Designing and Deploying Advanced Knowledge Systems Minitrack
Permanent URI for this collection
The objective of this minitrack is to contribute to the body of knowledge that helps academics and practitioners to:
- investigate how IT can enable knowledge creation, retention, transfer and application,
- design, deploy and evaluate advanced knowledge systems,
- explore and leverage appropriate project management methods and tools for designing and deploying knowledge systems, and
- study changing knowledge processes and structures in various (e.g., inter-organizational) levels of analysis.
Researchers and practitioners interested in submitting papers to this minitrack are encouraged to explore (1) how IT can enhance or facilitate the creation, retention, transfer, and application of knowledge; (2) the design, evaluation, and deployment of knowledge systems that integrate emerging technologies like social media, mashups, and ubiquitous IT; (3) project management methods and tools involved in the design and deployment of knowledge systems; and/or (4) changes in knowledge processes and structures due to the use of these technologies. We welcome papers that study IT-enabled knowledge management processes from both an intra- and inter-organizational perspective as well as papers that present an integrative view spanning the entire life-cycle of knowledge systems – from knowledge systems design through deployment to retirement.
Topics relevant for submissions include, but are not limited to, the following:
- Theoretical models and empirical research describing how IT can enable the creation, retention, transfer and/or application of tacit and/or explicit knowledge
- Development of frameworks for classifying IT-enabled knowledge management processes
- Methodologies, tools, processes, and technologies for developing knowledge systems
- Management of design and deployment projects of knowledge systems
- Empirical studies in designing and using knowledge systems
- Case studies focusing on the implementation of knowledge management technologies (e.g., virtual reality, social media, expert systems, data analytics, machine learning, e-learning) and processes
- Systems design for social knowledge creation and use (e.g. social media system architectures)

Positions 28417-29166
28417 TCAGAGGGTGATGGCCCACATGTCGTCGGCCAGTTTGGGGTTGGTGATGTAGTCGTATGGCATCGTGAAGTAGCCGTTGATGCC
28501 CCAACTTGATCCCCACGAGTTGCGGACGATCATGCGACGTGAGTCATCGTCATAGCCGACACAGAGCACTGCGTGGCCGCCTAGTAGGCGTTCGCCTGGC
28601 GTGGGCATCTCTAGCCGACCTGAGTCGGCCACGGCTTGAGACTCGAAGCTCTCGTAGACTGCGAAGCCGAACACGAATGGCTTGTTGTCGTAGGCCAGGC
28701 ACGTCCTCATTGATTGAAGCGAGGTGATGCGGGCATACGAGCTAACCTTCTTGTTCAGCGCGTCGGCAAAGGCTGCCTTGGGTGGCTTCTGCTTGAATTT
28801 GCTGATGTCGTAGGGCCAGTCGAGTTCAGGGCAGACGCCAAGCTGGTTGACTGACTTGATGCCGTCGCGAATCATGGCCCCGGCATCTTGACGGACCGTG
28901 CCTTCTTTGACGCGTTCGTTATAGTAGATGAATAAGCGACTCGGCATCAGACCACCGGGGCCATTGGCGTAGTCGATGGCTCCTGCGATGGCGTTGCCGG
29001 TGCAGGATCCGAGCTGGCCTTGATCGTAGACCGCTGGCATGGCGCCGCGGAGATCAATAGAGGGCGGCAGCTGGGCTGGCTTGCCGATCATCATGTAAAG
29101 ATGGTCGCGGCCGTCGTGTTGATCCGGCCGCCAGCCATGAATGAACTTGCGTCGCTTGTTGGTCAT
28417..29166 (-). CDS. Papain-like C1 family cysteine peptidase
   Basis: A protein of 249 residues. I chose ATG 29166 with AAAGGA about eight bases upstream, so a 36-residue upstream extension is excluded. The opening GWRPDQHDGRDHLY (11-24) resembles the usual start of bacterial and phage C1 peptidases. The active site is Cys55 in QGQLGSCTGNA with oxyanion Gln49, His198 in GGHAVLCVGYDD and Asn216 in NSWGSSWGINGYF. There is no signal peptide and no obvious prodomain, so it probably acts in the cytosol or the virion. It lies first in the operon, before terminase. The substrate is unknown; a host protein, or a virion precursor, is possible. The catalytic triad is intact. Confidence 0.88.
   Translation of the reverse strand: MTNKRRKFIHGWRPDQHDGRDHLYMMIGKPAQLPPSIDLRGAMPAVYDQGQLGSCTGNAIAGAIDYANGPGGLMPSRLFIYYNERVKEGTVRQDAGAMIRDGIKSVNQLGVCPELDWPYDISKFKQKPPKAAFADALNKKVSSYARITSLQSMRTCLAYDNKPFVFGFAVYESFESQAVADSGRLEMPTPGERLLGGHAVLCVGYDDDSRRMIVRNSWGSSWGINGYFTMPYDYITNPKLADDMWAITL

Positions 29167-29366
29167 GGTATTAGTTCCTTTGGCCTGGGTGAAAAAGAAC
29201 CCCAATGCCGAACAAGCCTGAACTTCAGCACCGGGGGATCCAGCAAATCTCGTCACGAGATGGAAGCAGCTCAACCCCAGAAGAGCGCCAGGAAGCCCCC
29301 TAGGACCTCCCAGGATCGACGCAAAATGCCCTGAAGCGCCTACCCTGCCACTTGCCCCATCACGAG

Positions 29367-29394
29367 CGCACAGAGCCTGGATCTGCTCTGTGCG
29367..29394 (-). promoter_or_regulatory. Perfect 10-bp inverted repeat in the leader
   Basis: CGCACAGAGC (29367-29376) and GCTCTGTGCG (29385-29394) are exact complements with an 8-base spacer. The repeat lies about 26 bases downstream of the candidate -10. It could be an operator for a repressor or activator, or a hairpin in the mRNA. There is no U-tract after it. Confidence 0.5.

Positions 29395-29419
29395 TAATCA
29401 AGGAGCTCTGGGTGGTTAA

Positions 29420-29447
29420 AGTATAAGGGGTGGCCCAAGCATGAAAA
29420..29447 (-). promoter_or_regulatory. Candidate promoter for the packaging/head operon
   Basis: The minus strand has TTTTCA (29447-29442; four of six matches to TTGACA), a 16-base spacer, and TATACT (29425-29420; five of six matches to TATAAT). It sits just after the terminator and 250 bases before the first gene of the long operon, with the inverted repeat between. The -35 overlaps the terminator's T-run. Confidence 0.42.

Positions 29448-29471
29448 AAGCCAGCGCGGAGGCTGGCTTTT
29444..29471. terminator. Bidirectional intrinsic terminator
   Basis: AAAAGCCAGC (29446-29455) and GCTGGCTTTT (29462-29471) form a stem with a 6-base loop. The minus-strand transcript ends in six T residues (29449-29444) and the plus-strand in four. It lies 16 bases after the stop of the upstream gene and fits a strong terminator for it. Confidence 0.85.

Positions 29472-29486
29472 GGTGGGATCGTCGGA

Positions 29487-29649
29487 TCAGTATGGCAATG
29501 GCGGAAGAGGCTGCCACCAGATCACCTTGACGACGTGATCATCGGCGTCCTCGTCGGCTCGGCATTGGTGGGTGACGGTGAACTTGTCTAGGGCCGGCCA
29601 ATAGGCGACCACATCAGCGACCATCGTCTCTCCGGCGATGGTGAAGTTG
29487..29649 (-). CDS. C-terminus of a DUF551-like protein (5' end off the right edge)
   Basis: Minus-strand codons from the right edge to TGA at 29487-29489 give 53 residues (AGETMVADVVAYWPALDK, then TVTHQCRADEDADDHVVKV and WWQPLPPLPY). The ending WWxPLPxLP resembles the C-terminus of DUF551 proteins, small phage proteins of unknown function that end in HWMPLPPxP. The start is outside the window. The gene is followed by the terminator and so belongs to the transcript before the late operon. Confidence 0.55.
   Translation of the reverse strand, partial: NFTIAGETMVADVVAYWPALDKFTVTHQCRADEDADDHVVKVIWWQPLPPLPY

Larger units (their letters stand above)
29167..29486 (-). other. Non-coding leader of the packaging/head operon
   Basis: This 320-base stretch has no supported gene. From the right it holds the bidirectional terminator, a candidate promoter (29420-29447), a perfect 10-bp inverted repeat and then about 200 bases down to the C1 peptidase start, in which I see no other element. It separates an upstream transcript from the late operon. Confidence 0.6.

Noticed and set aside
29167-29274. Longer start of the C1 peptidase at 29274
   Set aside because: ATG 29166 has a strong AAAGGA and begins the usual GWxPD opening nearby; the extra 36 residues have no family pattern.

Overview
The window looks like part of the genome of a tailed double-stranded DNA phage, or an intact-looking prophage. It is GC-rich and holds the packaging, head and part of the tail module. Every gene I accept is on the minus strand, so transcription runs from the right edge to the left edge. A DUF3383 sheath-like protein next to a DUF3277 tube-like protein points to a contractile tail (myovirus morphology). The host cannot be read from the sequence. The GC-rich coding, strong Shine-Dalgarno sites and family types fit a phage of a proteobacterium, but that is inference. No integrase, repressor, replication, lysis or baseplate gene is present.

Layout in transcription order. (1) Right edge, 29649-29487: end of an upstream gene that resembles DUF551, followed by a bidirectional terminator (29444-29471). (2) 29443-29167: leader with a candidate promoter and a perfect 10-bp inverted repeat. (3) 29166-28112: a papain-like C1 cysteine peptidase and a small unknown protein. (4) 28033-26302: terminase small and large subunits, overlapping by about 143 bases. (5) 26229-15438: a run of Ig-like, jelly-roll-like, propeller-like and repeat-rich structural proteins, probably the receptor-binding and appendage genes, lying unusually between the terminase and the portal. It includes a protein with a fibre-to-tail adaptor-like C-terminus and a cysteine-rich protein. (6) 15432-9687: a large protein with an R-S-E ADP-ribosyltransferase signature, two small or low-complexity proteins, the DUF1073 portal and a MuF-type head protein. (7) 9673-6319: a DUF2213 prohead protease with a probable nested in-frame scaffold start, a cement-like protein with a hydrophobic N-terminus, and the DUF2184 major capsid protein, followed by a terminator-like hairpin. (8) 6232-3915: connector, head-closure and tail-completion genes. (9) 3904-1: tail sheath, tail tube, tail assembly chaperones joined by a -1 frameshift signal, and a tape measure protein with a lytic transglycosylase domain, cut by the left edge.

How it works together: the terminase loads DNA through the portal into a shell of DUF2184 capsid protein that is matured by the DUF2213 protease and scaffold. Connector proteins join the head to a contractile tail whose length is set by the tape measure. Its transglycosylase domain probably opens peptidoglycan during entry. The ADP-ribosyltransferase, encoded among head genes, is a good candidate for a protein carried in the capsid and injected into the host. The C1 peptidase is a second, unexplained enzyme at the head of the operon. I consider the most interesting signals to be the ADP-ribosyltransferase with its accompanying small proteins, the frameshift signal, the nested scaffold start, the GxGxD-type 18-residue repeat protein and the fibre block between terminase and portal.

- Incorporating and/or integrating knowledge services and mashups, social media, Web 2.0, cloud computing, and/or ubiquitous technologies in knowledge systems
- The design, evaluation, and/or use of processes, semantic technologies, knowledge retrieval and representation methods, and/or systems to map, track, and/or visualize social networks and/or work systems in order to facilitate knowledge creation and sharing and quick problem solving (e.g., when unexpected coordination breakdowns emerge)
- Design processes, representations, and/or kernel (reference) theories for co-designing and/or co-evolving work systems and knowledge systems
- Design science and design theory research in knowledge systems design and deployment
- The organizational and/or inter-organizational value of tacit knowledge management
- Boundary objects in various forms of IT
- Issues in, limitations of, and barriers to tacit knowledge management
Stefan Smolnik (Primary Contact)
University of Hagen
Université du Québec à Montréal, Canada
W. David Holford
Université du Québec à Montréal, Canada
University of Jyväskylä
ItemRe-Examining the Jennex Olfman Knowledge Management Success Model( 2017-01-04)The Jennex and Olfman KM success model was first published at HICSS in 2004 and in the International Journal of Knowledge Management in 2006. Since then there has been many technology changes and innovations as well as further research on KM success. This paper re-examines the Jennex Olfman model and suggests a newer model that incorporates the past ten years of research and technology innovation.
ItemQuery Generation as Result Aggregation for Knowledge Representation( 2017-01-04)Knowledge representations have greatly enhanced the fundamental human problem of information search, profoundly changing representations of queries and database information for various retrieval tasks. Despite new technologies, little thought has been given in the field of query recommendation – recommending keyword queries to end users – to a holistic approach that recommends constructed queries from relevant snippets of information; pre-existing queries are used instead. Can we instead determine relevant information a user should see and aggregate it into a query? We construct a general framework leveraging various retrieval architectures to aggregate relevant information into a natural language query for recommendation. We test this framework in text retrieval, aggregating text snippets and comparing output queries to user generated queries. We show that an algorithm can generate queries more closely resembling the original and give effective retrieval results. Our simple approach shows promise for also leveraging knowledge structures to generate effective query recommendations.